The Cost-Effectiveness of a Stroke Unit in Providing Enhanced Patient Outcomes in an Australian Teaching Hospital




Zhai, Shaun
Gardiner, Fergus
Neeman, Teresa
Jones, Brett
Gawarikar, Yash

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W. B. Saunders Co., Ltd.


Background: Stroke is one of the leading causes of disability and mortality. Patients who receive organized inpatient care in a stroke unit (SU) have better clinical outcomes. However, evidence on the cost analysis of an SU is lacking. The objective of this study was to assess the performance and analyze the cost-effectiveness of an SU. Methods: A retrospective observational study was conducted comparing the acute stroke patient care in a 6-month period before and after the establishment of an acute SU at Calvary Hospital in 2013-2014. Results: There were 103 patients included in the pre-SU period, as compared to 186 patients in the post-SU period. In the pre- and post-SU groups, 54 and 87 patients, respectively, had ischemic stroke, with significant trends in improved morbidity and mortality in the post-SU group (P = .01). The average length of stay (LOS) for patients was reduced from 9.7 days to 4.6 days in the post-SU group (P = .001). There was a reduction of cost per admission from $6382 Australian dollars (AUD) with conventional ward care as compared to $6061 (AUD) with SU care. Conclusion: This study confirmed that the establishment of an SU not only improves treatment outcomes but also shortens LOS, thereby achieving cost-effectiveness.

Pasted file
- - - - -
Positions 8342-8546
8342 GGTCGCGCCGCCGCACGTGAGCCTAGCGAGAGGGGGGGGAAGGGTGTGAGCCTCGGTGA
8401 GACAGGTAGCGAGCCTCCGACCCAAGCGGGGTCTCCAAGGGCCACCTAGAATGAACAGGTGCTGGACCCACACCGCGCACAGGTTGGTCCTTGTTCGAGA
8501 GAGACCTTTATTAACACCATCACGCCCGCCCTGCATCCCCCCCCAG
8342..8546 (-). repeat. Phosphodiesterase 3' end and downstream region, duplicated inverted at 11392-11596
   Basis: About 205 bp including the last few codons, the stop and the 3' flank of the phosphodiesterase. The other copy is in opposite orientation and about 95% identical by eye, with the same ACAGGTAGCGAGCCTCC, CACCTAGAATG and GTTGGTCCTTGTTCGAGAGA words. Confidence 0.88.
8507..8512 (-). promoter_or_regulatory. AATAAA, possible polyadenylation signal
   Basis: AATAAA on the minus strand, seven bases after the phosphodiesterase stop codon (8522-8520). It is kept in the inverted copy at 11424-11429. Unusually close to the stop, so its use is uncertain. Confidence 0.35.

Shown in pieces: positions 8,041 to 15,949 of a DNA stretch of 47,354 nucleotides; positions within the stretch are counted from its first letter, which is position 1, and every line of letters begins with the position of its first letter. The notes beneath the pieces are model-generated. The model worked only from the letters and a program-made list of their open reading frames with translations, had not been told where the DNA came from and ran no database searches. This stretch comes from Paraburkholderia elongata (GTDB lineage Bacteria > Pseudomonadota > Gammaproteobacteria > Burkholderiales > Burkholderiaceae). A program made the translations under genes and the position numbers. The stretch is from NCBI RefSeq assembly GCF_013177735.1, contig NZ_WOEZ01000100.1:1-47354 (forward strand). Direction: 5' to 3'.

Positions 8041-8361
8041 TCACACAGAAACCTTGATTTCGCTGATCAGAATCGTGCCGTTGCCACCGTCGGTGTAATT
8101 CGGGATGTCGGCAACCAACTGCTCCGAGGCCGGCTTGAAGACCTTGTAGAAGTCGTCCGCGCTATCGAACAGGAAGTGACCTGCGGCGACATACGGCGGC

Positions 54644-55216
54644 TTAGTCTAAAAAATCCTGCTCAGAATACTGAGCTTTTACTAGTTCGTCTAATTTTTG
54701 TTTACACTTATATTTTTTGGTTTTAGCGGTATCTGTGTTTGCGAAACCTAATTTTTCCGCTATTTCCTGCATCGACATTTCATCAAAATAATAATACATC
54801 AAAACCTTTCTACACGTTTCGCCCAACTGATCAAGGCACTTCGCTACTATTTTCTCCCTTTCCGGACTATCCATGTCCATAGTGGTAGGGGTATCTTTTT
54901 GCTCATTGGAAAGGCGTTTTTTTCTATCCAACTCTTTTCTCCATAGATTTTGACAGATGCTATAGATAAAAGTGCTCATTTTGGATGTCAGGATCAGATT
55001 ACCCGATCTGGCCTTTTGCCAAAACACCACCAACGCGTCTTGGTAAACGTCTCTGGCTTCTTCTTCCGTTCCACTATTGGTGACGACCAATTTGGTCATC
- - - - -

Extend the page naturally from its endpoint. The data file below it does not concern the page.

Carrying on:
Stroke, intracerebral hemorrhage, neuroinflammation, monocytes, microparticles, microvesicles



Journal of Stroke and Cerebrovascular Diseases


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